Thursday, July 16, 2020

"Sharing a House with the Never-Ending Man: 15 Years at Studio Ghibli" - Steve Alpert

Released just this past month by Stone Bridge Press, "Sharing a House with the Never-Ending Man: 15 Years at Studio Ghibli" recounts the interesting adventures of former Studio Ghibli senior executive Steve Alpert, the only Gaijin (foreigner) within the company's ranks and the man largely tasked with presenting Studio Ghibli forward into a world ready to receive its brilliance.

Less an autobiography than a detailed, precise collection of anecdotes chronicling Alpert's 15 years with Studio Ghibli and its former parent company Tokuma Shoten, "Sharing a House" is simultaneously an immersive and frustrating beast of a book as Alpert's recollection is strong and he literally fills each page to the brim with the most minute details of experiences ranging from everyday business dealings to Japanese culture to Harvey Weinstein to the remarkable awards frenzy experienced by the groundbreaking "Spirited Away" that largely turned Studio Ghibli into an international household name.

Frequently, however, that same strong recall works to Alpert's disadvantage as "Sharing a House" can become bogged down in mundane factoids that likely seemed interesting but will mean little except to those who are equally immersed in Japanese culture or even those who were actually there at the time. Furthermore, observations that there's a hint of unhealthy, if not downright toxic, masculinity are evident throughout "Sharing a House" appear to be credible as Alpert is prone to describe women in ways that at least hint of a subtle sexism. There are other stereotypes evident to a lesser degree, as well, and a tendency to generalize experiences that one might expect to be written in more depth given Alpert's 15 years with the company and extensive background working in Tokyo, Kyoto, and Taipei.

"Sharing a House" has a very structured sensibility within its writing. There's a literary reverence to the key figures, most notably Hayao Miyazaki himself who is never referred in any other way than "Hayao Miyazaki" even when within the same sentence more than once. It's unusual and, to be honest, more than a little exhausting to read. Alpert did the same with Harvey Weinstein, who seems to be re-introduced on more than one occasion and is treated with what feels like a reverence that feels more than a little undeserved given the extensive allegations and facts already presented. Alpert himself acknowledges that his relationship with Weinstein was pre-"Me Too," a reference that casts a shadow on much of the Weinstein material.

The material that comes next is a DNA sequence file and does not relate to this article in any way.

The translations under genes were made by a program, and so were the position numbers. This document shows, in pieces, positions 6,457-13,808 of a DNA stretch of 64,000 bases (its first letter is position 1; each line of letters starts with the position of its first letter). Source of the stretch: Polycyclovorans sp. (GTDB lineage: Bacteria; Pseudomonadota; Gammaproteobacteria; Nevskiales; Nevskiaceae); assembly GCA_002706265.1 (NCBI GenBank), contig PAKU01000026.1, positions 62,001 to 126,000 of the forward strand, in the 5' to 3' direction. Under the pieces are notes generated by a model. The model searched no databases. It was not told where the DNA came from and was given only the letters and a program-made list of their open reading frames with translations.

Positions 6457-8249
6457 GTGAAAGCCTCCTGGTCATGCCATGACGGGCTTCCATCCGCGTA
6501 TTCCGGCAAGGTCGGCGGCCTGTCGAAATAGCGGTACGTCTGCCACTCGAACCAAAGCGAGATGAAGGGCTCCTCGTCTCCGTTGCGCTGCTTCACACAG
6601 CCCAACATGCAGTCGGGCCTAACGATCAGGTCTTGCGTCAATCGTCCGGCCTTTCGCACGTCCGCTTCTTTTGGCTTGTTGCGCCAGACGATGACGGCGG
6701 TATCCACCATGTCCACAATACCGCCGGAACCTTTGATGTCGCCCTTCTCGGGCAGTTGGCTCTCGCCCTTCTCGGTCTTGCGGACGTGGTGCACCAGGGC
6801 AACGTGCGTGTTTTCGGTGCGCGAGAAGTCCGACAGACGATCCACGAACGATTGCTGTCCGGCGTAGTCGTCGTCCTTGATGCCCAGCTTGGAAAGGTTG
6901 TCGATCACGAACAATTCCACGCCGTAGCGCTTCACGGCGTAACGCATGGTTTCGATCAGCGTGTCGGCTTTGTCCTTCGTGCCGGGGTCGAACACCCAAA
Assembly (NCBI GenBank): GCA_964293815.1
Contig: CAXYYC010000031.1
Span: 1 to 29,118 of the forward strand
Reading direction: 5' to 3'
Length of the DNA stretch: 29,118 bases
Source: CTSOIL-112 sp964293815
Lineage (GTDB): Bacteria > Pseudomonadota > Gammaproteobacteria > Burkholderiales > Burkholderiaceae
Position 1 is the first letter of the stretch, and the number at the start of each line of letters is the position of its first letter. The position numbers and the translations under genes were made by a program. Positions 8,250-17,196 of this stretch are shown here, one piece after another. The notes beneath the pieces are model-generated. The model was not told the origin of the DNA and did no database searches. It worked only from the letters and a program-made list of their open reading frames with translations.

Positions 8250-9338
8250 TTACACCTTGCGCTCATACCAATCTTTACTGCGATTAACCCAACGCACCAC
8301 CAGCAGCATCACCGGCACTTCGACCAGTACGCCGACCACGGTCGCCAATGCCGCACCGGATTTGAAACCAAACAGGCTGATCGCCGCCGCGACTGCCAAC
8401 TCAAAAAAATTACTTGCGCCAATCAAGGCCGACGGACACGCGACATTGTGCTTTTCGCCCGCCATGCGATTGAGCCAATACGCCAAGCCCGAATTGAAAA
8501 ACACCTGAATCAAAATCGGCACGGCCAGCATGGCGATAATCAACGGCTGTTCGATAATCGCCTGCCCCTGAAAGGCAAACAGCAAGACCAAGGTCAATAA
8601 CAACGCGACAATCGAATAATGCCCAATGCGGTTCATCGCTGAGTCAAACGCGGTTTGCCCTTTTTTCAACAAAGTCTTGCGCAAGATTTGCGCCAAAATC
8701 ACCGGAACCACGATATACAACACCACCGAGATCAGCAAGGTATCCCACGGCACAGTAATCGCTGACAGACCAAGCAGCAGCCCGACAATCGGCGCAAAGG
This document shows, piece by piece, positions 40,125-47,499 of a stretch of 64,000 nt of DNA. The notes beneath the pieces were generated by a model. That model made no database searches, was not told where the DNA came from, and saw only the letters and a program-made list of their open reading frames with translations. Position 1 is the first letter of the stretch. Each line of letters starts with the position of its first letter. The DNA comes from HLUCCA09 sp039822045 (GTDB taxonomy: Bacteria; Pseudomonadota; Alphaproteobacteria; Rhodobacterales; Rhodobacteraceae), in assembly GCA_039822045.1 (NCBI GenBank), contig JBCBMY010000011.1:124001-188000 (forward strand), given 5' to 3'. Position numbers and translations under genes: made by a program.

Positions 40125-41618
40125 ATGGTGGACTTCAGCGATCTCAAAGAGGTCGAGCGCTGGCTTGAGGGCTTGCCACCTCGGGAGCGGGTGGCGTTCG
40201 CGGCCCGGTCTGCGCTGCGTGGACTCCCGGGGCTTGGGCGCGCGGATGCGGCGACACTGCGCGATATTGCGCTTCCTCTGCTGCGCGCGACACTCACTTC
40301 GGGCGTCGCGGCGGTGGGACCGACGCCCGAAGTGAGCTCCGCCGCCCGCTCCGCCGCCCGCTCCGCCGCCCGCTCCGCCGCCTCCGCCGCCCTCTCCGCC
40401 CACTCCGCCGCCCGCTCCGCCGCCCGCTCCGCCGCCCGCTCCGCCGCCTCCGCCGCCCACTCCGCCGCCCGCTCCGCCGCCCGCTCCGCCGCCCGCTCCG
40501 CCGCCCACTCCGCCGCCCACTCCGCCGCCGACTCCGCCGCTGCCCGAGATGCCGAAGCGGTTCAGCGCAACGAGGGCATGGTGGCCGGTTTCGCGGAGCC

As one might expect, a good deal of "Sharing a House" deals with Miyazaki himself, though the book never really moves beyond a few character quirks and delves into the creative aura of an animation genius respected worldwide. I'm not sure we actually get to know Miyazaki that much better in "Sharing a House," though there's definite charm to be found in experiencing how Alpert himself experienced Miyazaki.

Alpert was a former Disney employee hired by Tokuma Shoten to handle Studio Ghibli's international marketing and, much more specifically, their relationship with Disney. This is, perhaps, where the book is most successful as it captures Disney's rather notorious hands-on approach to its properties and Studio Ghibli's fierce resistance to anything resembling editing or cutting or Americanizing of their films. Alpert's often humorous memories are a delight here and anyone who appreciates cinema history will find much to celebrate throughout these vividly brought to life tales.

Informative and engaging, "Sharing a House" is also surprisingly impersonal in tone and devoid of the kind of personal flavor that would allow one to easily feel connected to its material. Alpert barely hints at his past or anything outside of work while generally coming off as a quirky, befuddled chap who is also fluent in Japanese and Chinese and has used it to build a rather impressive career. While Miyazaki's quirks and those of Tokuma Shoten's upper leadership are interesting, those craving a deeper immersion inside Studio Ghibli and the actual creative process will likely find "Sharing a House" at least modestly disappointing as Alpert largely sticks to the business side of things and proves to be a rather observational narrator.

While "Sharing a House with the Never-Ending Man" may not be quite the awe-inspiring glimpse inside one of the world's most awe-inspiring animation houses that one might hope, it's still an impressively detailed and enjoyable insider's look at how business and creativity often collide and how those collisions are even more complicated by cultural conflicts and artistic integrity. For fans of Studio Ghibli and Hayao Miyazaki, "Sharing a House with the Never-Ending Man" offers enough depth and detail to make it a worthwhile read.

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